John Doyle (hurler)

John Doyle
Personal information
Irish name Seán Ó Dúill
Sport Hurling
Position Left corner-back
Born (1930-02-12)12 February 1930
Holycross, County Tipperary, Ireland
Died 29 December 2010(2010-12-29) (aged 80)
Thurles, County Tipperary, Ireland
Height 6 ft 2 in (1.88 m)
Nickname The Legend
Occupation Farmer, Politician
Years Club
1947–1968 Holycross-Ballycahill
Club titles
Tipperary titles 3
Years County Apps (scores)
1948–1967 Tipperary 54 (0–00)
Inter-county titles
Munster titles 10
All-Irelands 8
NHL 10
*Inter County team apps and scores correct as of 17:52, 10 July 2013.

John Doyle (12 February 1930 – 29 December 2010) was an Irish hurler who played as a left corner-back for the Tipperary senior team.[1][2][3]

Born in Holycross, County Tipperary, Doyle first excelled at hurling whilst at school in Thurles CBS. He arrived on the inter-county scene at the age of sixteen when he first linked up with the Tipperary minor team. He made his senior debut in the 1947-48 National League. Doyle went on to play a key part for Tipperary during a hugely successful era for the team, and won eight All-Ireland medals, ten Munster medals and ten National Hurling League medals.

As a member of the Munster inter-provincial team for fifteen years, Doyle won six Railway Cup medals. At club level he won three championship medal with Holycross-Ballycahill.

For almost fifty years Doyle, together with Christy Ring, held a unique record as the only players to win eight All-Ireland medals on the field of play. This record was subsequently surpassed by Henry Shefflin.[4][5] His record of National League medals has yet to be equalled.

Throughout his career Doyle made 54 championship appearances, a Tipperary record which stood until 9 August 2009 when it was surpassed by Brendan Cummins.[6] His retirement came following Tipperary's defeat by Kilkenny in the 1967 championship.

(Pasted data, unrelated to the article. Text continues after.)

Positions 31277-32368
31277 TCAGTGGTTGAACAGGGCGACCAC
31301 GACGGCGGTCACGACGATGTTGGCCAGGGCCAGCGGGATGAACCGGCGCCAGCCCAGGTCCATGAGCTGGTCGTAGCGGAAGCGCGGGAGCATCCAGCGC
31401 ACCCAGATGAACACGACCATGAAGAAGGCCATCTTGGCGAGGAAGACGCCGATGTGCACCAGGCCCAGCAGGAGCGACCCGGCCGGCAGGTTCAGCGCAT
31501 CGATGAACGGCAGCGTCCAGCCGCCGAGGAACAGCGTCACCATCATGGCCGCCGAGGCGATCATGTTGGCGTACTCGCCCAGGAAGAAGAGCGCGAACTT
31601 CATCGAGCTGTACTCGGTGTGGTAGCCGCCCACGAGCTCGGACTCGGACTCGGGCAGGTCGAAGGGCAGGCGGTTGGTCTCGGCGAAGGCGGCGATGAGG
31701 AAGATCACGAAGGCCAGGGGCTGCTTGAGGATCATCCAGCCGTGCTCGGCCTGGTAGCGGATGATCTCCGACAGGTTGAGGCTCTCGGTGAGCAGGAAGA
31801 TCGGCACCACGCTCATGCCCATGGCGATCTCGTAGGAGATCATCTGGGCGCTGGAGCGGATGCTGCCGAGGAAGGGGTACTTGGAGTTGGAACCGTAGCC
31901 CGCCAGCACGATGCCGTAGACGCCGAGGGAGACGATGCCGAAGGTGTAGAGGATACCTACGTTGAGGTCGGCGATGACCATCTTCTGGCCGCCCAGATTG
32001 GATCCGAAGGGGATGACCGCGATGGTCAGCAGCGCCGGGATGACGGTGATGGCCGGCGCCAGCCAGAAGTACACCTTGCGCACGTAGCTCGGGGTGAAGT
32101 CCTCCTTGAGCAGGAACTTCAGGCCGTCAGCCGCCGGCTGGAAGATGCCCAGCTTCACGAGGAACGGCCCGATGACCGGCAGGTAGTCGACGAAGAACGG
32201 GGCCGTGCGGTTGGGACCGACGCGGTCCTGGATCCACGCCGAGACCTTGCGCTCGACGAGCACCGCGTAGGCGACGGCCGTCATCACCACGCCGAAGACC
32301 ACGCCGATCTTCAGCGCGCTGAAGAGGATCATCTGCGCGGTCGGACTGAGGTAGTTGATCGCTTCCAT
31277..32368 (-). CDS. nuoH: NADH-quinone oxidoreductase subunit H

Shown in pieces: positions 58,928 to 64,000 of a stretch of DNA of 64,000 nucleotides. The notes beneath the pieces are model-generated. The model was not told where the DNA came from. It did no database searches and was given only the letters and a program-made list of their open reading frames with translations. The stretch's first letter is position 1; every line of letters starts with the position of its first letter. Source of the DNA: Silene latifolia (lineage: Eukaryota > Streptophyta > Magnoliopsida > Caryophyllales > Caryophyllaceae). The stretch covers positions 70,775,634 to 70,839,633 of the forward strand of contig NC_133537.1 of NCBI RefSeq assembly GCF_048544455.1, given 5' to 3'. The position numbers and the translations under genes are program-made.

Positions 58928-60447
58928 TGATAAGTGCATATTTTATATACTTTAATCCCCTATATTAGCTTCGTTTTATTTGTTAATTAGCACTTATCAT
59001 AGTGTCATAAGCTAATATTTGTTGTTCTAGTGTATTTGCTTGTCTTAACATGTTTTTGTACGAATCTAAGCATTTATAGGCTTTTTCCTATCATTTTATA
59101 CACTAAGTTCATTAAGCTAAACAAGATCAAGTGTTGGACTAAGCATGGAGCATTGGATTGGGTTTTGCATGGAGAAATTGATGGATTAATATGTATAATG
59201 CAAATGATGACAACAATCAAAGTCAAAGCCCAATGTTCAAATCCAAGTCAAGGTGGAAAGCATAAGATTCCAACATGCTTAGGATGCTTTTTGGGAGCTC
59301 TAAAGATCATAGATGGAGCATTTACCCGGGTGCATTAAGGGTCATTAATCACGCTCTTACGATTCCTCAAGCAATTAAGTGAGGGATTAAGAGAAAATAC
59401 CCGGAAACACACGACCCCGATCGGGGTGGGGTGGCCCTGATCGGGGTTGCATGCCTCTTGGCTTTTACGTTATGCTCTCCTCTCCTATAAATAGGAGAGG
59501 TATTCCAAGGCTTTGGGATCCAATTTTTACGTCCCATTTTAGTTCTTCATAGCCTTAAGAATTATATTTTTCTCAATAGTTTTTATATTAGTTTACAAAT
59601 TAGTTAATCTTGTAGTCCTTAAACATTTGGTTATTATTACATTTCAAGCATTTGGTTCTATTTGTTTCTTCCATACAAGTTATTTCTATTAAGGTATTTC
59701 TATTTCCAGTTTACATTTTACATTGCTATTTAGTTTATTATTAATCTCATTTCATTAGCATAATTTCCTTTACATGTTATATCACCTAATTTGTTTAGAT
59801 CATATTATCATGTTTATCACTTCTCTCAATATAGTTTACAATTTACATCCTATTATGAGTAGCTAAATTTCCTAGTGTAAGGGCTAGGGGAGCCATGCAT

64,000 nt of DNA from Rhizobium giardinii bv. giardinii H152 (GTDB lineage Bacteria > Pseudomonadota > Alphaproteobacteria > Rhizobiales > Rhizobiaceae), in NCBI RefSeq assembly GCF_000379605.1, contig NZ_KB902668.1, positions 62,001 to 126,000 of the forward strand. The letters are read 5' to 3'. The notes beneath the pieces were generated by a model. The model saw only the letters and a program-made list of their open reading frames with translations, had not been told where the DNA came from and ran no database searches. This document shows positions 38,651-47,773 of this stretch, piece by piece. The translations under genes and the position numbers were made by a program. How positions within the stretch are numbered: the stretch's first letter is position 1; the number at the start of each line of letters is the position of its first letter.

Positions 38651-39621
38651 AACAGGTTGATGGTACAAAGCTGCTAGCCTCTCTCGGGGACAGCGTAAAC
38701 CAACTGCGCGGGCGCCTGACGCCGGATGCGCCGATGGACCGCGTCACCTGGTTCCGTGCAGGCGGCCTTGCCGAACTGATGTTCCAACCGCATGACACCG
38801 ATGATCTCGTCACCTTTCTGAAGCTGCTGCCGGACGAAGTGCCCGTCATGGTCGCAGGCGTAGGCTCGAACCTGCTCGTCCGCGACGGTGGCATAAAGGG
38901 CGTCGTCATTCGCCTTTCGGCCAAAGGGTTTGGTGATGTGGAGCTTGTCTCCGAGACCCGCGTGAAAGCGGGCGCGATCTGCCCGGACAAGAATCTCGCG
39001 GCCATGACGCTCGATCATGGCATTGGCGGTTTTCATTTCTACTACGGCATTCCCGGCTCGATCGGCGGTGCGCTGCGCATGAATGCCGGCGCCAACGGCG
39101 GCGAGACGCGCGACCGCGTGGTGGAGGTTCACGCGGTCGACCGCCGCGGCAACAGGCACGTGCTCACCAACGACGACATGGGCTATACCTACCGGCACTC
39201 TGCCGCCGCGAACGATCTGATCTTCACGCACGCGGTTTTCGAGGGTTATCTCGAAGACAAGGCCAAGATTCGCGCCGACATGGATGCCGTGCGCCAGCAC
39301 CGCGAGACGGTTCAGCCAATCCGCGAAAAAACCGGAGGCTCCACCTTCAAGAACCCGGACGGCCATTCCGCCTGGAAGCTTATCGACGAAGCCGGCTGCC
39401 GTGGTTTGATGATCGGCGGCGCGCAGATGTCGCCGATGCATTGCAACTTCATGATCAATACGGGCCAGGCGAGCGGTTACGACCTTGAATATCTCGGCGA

Doyle is widely regarded as one of the greatest hurlers in the history of the game. During his playing days he won two Cú Chulainn awards, as well as being named Texaco Hurler of the Year in 1964. He has been repeatedly voted onto teams made up of the sport's greats, including at left corner-back on the Hurling Team of the Century in 1984 and the Hurling Team of the Millennium in 2000. He was a Fianna Fáil senator from 1969 to 1973.

Playing career


Doyle's hurling skills were honed during his schooling at Thurles CBS. Regarded as too good for CBS Primary School team, he was drafted into the secondary school's under-15 Croke Cup team in 1942. Doyle played at wing-forward as Thurles CBS won the championship that year.


Doyle played his club hurling with Holycross-Ballycahill and enjoyed much success in a career that spanned three decades. He made his senior championship debut in 1947.

In 1948 he played in his first championship decider with Lorrha providing the opposition. Doyle was singled out for particular praise while Philip Maher at centre-forward had the game of his life. After leading at half-time, Holycross took complete control in the second half and powered to a 4-10 to 2-4 victory. It was Doyle's first championship medal.

After failing to reach the same heights over the following two seasons, Holycross-Ballycahill reached the championship decider again in 1951. Clonoulty-Rossmore provided little opposition and Doyle collected a second championship medal following a 5-15 to 1-4 trouncing.

Doyle's team failed to retain their title once again, and it was 1954 before the team reached another championship decider. A comprehensive 6-5 to 2-3 defeat of Roscrea gave Doyle his third and final championship medal.


After having his presence requested for trials for the Tipperary minor team in May 1946, Doyle was an automatic choice at corner-back for the subsequent championship campaign. A 5-6 to 4-2 defeat of Cork in the provincial decider gave him his first Munster medal. The subsequent All-Ireland decider pitted Tipperary against Dublin for the second year in succession. Tipp looked destined for victory when, with just a minute left to play, Paddy Kenny sent over a free to give the team a one-point lead. The resultant puck-out posed an immediate goal threat. After being shouldered in the chest, Doyle ended up in the goal's rigging and Dublin scored to secure a narrow 1-6 to 0-7 victory.

Tipperary retained their provincial crown in 1947, with Doyle collecting a second Munster medal following a 2-4 to 1-2 defeat of Waterford. He later lined out in a second All-Ireland decider, however, Galway provided little opposition. A 9-5 to 1-5 trouncing gave Doyle a coveted All-Ireland medal.

In 1948 Doyle was a senior figure with the Tipperary minor team and was appointed captain for the year. After huge victories over Limerick and Cork, Doyle's side were the red-hot favourites for the Munster crown. A remarkable 3-6 to 0-3 defeat by Waterford was the result, in what was Doyle's final game in the minor grade.